NJ home, symbol of Sandy’s wrath, is razed
Structure that stood for perseverance now symbolizes new phase of rebuilding.
UNION BEACH, N.J. — For more than 150 years, the Princess Cottage withstood hurricanes and floods, nor’easters and major snowstorms.
On Friday, it took a bulldozer about 15 minutes to complete the demolition job that superstorm Sandy began in October.
“To see my home away from home, which became my home, destroyed like this — it’s hard to take, it’s just hard to take,” said Jonathan Zois, who had lived in the Front Street house for about six months before Sandy’s arrival.
The storm ripped out half of the home’s first floor, but, improbably, had left much of its second floor intact.
In the weeks after the storm, Zois’ father, Constantine Zois — who owns the house with his sister, Barbara Zois — dreamed of seeing the house rebuilt.
The family envisioned that a rehabilitation of the Princess Cottage — as Union Beach residents had called the house for decades — would serve as an important symbol of perseverance for a working class community devastated by Sandy.
“When I first saw the house after the storm, my impression was that it was going to have to come down,” Constantine Zois said. “I was hoping against hope that I was dead wrong.”
Rather than hope and rebuilding, the fate of the Princess Cottage appears to symbolize a new phase of Sandy’s aftermath in Union Beach: acceptance that many structures will have to be torn down.
Along Front Street, homes that until recently appeared to be standing out of sheer audacity are now piles of rubble. On Friday, bulldozers were active at several locations along the stretch, the creating clouds of dust whipped around by strong winds.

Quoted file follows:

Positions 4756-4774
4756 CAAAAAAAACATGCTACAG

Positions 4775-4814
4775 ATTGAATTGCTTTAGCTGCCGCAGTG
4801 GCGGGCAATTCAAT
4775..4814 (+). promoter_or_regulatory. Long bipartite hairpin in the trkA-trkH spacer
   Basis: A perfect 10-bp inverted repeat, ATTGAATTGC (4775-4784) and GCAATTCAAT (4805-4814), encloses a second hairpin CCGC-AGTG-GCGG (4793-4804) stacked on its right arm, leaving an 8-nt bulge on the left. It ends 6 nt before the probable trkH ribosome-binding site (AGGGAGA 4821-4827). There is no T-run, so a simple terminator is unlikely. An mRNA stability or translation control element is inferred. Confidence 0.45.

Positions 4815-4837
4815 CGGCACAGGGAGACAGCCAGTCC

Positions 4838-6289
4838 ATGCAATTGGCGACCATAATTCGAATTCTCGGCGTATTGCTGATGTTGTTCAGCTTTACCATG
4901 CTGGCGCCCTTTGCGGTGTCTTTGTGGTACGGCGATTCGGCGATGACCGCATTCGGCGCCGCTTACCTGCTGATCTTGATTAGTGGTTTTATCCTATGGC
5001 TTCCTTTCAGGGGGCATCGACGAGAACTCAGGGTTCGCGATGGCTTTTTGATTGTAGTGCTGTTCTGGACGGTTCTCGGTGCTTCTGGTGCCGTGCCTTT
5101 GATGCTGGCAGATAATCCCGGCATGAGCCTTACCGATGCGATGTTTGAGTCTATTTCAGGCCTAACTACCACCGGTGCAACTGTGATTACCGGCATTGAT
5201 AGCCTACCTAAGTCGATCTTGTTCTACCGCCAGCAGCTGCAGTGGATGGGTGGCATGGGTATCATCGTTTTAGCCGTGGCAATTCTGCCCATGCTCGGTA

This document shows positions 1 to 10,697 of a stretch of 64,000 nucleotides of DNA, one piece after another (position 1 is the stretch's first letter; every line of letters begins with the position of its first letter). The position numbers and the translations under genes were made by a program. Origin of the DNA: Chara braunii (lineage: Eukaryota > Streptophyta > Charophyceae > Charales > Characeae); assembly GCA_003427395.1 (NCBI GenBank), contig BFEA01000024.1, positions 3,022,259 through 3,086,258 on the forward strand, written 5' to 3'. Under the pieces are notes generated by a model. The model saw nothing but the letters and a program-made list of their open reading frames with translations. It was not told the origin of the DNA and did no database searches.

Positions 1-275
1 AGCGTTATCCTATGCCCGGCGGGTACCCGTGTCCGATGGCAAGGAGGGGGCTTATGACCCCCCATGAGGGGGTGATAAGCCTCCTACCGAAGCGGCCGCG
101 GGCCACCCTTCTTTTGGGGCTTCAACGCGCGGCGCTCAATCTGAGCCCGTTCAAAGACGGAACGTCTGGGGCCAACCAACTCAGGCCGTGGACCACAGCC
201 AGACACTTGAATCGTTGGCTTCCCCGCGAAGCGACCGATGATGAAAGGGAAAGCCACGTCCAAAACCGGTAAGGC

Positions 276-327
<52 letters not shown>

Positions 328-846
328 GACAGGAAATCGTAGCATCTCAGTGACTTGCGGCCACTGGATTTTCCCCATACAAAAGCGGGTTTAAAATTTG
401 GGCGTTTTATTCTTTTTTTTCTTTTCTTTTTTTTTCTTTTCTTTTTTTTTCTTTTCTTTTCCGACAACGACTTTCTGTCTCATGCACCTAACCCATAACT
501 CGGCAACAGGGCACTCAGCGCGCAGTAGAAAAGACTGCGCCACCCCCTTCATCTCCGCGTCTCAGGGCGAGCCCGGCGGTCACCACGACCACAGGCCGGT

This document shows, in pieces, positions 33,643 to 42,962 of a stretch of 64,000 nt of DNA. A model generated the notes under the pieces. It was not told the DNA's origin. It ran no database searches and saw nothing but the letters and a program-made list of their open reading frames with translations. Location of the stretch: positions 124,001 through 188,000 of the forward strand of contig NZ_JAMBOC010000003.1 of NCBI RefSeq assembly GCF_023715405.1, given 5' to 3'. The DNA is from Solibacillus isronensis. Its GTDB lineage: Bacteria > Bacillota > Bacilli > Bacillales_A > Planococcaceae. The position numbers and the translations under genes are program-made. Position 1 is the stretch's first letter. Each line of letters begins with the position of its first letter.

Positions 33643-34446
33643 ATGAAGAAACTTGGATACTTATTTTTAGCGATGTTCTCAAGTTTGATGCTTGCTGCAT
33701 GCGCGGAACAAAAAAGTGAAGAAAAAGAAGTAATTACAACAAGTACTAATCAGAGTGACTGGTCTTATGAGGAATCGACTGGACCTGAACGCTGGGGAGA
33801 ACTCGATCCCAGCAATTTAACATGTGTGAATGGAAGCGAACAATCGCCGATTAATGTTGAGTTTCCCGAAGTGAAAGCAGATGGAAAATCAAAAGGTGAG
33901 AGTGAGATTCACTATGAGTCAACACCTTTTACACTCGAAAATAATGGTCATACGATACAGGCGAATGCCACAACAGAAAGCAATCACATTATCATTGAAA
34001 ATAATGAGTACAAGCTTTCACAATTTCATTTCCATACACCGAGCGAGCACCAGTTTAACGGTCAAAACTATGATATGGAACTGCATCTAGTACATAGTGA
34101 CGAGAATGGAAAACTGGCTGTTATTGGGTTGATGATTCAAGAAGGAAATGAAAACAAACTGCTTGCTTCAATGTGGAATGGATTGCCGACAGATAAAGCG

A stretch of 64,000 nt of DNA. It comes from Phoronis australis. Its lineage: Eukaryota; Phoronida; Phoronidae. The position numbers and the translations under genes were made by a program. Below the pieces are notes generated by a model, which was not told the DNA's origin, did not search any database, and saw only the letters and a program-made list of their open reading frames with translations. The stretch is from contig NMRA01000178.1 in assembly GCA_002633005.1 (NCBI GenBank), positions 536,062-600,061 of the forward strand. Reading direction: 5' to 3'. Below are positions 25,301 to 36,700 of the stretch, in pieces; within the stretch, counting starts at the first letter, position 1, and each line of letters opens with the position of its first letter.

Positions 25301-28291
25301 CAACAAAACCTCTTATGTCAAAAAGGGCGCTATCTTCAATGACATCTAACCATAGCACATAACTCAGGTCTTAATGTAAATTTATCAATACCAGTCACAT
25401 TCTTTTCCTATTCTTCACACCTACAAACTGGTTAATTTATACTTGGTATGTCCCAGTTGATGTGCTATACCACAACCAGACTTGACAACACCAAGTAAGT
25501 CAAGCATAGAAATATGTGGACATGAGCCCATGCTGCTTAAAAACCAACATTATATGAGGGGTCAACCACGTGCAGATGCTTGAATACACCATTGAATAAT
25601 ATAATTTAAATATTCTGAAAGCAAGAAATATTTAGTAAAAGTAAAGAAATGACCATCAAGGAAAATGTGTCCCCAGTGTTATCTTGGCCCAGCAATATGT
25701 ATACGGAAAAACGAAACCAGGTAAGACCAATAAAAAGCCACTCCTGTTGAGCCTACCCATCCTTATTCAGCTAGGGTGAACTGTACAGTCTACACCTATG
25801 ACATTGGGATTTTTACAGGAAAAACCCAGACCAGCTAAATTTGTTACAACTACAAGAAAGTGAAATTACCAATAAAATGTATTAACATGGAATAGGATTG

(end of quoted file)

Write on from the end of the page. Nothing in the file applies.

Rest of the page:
The owners of at least 50 properties in town already have agreed to sign off on seeing their structures demolished, of about 160 that likely need to come down, said Jennifer Maier, Union Beach’s administrator.
“There are a lot of tears in my office,” said Maier.
Much of the demolition work in Union Beach is being performed by Burners Without Borders, a group of volunteers from throughout the country. More information on the organization is available on its website, www.burners withoutborders.org.
Brenda Zimmerman, one of the group’s coordinators, said that while many Union Beach homeowners she has worked with are devastated to see their homes demolished, the decision has proved empowering for some.
“Now that the house really is gone, they get to move forward and start over,” said Zimmerman, who hugged several members of the Zois family after the work was largely complete. “Unfortunately, the houses are not coming back.”
Constantine and Jonathan Zois managed to salvage their home’s front door, which had a Christmas wreath attached. Together, they carried it off for safekeeping.
The family intends to build a new home on the site, which they have owned since 1994. While not necessarily a replica of the Princess Cottage, Constantine Zois the new home will feature a similar architectural style, but with modern amenities.
“We’re not going anywhere,” he said.